What's Ahead for Biosimilar Litigation?

Sara Karlovitch

What is ahead for biosimilar litigation? We highlight a recent interview Goodwin partners gave recently about their new guide to biosimilar litigation.

In the 10 years since the passing of the Biologics Price Competition and Innovation Act (BPCIA), the field of biosimilar legislation and litigation has rapidly expanded, creating a new, complex legal environment. To help navigate the expanding biosimilar legal space, Goodwin law released the Guide to Biosimilars Litigation and Regulation in the U.S. which provides a guide to each section of the BPA. Goodwin partners Robert Cerwinski, JD, and Alexandra Valenti, JD, discussed the guide on a recent podcast on The Center for Biosimilars.

“The guide covers all legal and regulatory issues that we've either already seen litigated or expect to see litigated in the coming years that relate to biosimilar products,” Valenti said. The publication is meant as both a guide for those who work closely with biosimilars and biosimilar litigation as well as for those who are new to the space.

Valenti noted that since the passage of the BPCIA, the Supreme Court, in Sandoz v Amgen, resolved the issue as to whether a private party had the ability to enforce the act's provisions that pertain to the prelitigation information exchange, or patent dance. "That decision also held that notice of commercial marketing under the statute could be given at any time by the biosimilar, that the biosimilar didn't need to wait for product approval to provide notice of commercial marketing," she said.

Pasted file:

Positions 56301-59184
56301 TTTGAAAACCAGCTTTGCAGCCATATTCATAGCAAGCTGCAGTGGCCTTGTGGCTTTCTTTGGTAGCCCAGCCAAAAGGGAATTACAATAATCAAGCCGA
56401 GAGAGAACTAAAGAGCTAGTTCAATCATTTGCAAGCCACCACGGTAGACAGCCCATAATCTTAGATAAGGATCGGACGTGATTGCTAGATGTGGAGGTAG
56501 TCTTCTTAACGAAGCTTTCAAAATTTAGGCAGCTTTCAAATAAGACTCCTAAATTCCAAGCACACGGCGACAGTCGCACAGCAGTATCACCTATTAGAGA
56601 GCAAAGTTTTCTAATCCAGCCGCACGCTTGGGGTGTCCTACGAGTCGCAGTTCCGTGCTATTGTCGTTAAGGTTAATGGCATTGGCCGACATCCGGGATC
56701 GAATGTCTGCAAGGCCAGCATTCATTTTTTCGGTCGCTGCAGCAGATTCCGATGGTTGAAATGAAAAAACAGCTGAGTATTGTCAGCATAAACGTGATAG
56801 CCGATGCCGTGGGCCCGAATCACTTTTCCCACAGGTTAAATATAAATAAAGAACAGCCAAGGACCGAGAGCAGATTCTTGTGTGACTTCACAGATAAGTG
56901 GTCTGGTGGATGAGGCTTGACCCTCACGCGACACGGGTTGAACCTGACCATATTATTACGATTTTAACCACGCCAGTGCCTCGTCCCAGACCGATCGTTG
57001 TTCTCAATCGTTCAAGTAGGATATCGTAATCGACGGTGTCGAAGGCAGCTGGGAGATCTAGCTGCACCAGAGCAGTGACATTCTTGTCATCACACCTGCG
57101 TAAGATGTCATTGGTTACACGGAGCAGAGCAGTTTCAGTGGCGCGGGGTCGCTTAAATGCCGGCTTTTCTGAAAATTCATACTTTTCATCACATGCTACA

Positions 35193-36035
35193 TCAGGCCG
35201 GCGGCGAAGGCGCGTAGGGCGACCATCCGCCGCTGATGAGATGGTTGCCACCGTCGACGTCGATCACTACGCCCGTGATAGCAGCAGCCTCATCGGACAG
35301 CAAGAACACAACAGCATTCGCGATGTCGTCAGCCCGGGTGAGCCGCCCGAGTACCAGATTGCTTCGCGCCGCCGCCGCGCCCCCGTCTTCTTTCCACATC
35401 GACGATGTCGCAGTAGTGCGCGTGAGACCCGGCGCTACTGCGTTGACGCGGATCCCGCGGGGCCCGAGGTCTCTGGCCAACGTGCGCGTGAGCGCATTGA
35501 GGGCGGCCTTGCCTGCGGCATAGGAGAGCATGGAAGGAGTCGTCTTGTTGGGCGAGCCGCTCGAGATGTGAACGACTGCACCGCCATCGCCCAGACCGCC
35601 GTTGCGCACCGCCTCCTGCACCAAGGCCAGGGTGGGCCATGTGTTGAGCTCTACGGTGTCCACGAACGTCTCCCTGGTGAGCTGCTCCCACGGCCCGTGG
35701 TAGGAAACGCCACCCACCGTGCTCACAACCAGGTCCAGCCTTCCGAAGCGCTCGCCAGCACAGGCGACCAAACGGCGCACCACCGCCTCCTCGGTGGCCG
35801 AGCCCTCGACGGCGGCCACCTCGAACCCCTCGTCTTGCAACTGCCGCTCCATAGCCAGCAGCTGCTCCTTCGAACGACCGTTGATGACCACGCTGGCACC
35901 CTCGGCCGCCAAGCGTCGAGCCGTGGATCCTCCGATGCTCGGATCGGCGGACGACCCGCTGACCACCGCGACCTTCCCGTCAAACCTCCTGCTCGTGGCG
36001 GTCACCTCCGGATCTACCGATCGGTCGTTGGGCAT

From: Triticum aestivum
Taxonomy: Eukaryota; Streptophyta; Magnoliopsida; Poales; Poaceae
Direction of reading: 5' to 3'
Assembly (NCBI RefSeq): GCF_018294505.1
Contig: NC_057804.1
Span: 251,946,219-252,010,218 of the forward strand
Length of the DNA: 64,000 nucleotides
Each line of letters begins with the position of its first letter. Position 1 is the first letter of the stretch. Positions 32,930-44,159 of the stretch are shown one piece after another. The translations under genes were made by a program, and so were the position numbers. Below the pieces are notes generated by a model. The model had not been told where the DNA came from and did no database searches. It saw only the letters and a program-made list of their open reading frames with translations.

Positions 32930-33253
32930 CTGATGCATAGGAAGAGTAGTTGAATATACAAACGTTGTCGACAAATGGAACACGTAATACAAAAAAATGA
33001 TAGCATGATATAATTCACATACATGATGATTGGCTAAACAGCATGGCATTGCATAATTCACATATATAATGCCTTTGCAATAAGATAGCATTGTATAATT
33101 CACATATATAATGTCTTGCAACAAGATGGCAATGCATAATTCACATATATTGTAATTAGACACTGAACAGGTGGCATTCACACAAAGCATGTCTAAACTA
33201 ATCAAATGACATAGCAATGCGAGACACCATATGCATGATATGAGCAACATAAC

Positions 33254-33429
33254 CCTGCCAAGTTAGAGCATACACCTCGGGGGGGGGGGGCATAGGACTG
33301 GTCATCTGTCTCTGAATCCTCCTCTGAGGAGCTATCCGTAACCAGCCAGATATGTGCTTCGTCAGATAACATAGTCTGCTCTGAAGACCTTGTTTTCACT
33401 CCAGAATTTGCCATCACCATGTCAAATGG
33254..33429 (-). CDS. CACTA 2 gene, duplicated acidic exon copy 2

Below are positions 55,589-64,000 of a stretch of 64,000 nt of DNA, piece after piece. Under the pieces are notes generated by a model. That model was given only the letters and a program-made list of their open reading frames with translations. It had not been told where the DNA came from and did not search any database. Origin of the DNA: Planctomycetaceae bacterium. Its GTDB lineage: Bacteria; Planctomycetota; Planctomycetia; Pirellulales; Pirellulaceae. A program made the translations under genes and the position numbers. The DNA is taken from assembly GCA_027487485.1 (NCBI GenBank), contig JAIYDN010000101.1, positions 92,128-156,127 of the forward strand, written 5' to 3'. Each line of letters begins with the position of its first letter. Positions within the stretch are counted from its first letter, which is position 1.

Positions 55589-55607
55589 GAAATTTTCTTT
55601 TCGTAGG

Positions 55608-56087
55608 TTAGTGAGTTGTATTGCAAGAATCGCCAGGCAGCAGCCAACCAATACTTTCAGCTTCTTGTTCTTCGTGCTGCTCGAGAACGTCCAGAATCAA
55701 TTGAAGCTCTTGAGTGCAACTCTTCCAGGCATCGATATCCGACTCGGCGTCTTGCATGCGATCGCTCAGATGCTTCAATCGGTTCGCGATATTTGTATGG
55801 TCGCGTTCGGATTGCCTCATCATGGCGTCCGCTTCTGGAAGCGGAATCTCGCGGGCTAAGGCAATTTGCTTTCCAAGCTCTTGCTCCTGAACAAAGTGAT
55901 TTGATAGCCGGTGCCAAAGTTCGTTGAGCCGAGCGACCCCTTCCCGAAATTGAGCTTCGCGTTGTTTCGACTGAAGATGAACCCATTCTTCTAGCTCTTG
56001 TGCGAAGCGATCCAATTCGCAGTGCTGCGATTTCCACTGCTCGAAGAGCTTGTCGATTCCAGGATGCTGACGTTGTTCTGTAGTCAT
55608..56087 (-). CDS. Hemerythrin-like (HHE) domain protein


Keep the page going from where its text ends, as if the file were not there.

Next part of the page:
One possible issue that is being watched is to see if product liability claims arise in biosimilars. “The interesting thing that we’ll be watching in that space is whether federal preemption principles that have been held to shield generic small molecule drug manufacturers from certain types of product liability claims will also apply in the biosimilar context,” Valenti said.

Anotjher issue to watch is the streamlining of patent issues by district judges, said Cerwinski. A judge may attempt to manage the process in such a way that might be considered more timely and efficient, but this is raising concerns by branded manufacturers.

“Brands have really been concerned about this as a streamlining by district court judges on the ground that not permitting a brand or a patentee to assert whatever patents the [Patent Trade Office] PTO has issued it is unconstitutional,” Cerwinski said. “And is somehow taking a property right or preventing them from exercising them property right? And we expect to see that actually appealed all the way up to the Supreme Court at some point.”

To learn more about the Guide to Biosimilars Litigation and Regulation in the US, visit the purchase page here and listen to the full interview here.